One of the things I love about Miquon is the way it emphasizes patterns. It used to be, when I'd look at our Kindergarten materials, I would see the emphasis on patterns, and I couldn't understand why. Something related to counting? I had no idea. At the time, I viewed math as being pretty arbitrary: a whole lot of formulas, largely unrelated to each other, which must be memorized and recalled exactly perfectly, or the problem will be wrong. I was completely mystified by the strange people who gave every evidence of actually enjoying that sort of thing.
I was missing a HUGE piece of the puzzle: patterns.
Miquon is great for patterns. Today, for instance, we had a couple sets of problems like this:
5 + 5 + 5
3 x 5
4 + 5 + 6
Hero declared them easy, and had them done in no time. But then came the search for patterns: he had to make up a set of his own, following the same pattern as the sets he'd been given. Maybe this wasn't so easy after all. So I helped him, and set up the rods for one of the problems.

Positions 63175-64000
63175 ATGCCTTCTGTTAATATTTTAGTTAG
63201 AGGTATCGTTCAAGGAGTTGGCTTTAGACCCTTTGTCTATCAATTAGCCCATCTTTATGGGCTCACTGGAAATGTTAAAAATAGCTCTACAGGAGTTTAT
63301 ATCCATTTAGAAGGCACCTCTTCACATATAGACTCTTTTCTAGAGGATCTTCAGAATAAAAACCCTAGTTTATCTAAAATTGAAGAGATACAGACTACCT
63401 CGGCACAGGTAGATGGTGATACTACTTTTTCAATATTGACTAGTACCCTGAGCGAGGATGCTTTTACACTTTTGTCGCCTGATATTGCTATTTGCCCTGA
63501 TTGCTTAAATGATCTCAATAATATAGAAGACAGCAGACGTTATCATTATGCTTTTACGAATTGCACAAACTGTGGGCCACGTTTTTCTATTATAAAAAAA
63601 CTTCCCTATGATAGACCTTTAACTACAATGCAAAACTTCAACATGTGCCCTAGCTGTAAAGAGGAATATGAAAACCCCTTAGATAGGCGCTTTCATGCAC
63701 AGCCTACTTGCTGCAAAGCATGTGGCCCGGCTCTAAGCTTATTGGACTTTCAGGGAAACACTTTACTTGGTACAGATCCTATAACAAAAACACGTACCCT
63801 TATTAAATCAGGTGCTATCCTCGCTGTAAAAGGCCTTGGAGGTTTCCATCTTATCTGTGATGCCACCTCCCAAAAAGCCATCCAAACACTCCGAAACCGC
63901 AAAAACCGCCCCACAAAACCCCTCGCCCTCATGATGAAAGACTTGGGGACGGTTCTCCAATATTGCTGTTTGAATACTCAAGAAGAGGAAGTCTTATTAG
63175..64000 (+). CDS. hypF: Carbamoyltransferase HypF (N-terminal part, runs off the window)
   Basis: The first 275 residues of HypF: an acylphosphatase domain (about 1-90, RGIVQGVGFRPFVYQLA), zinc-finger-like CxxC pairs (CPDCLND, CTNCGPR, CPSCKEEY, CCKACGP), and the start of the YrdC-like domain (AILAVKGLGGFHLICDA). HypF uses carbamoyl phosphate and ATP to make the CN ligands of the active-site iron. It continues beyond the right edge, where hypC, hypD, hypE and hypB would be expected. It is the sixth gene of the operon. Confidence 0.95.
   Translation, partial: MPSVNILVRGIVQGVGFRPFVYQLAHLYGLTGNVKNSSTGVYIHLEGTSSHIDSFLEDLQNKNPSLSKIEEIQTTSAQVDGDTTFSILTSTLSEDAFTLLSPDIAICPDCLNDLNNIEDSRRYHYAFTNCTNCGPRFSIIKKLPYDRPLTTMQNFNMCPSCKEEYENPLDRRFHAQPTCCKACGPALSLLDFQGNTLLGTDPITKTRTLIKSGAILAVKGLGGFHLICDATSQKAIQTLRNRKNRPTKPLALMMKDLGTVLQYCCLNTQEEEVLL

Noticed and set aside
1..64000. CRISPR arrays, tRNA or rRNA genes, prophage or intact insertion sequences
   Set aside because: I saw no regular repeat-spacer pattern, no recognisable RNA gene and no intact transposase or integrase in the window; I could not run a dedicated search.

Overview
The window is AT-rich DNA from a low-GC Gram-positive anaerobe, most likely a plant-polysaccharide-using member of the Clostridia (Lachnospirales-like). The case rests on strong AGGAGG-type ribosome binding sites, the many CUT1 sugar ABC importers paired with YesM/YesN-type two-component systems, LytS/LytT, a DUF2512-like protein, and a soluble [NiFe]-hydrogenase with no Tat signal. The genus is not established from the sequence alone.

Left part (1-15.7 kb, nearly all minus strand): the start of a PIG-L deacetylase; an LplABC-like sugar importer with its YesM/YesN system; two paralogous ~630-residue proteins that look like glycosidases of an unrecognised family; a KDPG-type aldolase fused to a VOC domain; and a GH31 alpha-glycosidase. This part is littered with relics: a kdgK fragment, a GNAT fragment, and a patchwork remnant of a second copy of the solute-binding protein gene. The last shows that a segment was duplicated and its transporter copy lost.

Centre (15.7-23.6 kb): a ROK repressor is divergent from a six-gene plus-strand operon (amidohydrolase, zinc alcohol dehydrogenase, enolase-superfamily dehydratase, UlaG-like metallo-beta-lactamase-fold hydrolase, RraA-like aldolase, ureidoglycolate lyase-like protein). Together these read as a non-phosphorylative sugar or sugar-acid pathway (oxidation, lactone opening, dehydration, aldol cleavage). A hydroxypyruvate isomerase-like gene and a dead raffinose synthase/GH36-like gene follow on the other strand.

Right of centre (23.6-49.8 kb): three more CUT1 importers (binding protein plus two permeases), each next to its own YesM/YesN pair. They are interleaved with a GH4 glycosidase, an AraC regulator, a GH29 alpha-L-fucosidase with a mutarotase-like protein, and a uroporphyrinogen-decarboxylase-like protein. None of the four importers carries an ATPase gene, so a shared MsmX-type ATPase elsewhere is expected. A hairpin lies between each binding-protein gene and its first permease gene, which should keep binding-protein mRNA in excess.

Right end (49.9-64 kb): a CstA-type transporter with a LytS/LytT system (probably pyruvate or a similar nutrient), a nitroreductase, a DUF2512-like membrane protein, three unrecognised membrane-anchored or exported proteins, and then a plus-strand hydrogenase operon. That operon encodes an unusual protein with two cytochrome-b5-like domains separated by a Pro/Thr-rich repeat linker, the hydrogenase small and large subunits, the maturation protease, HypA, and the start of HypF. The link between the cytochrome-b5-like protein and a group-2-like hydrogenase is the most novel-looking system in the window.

3 + 3 + 3
3 x 3
2 + 3 + 4
Hey! Look at that! Now the relationship is much easier to locate: he moved one white rod from the four to the two, and suddenly had a problem just like the first two.
Rods are so cool. I didn't learn using them (I have no idea what we did to learn this stuff: I can't remember.), and it's fascinating to see what they are teaching me.
And those strange people that like math? I'm one of them, now.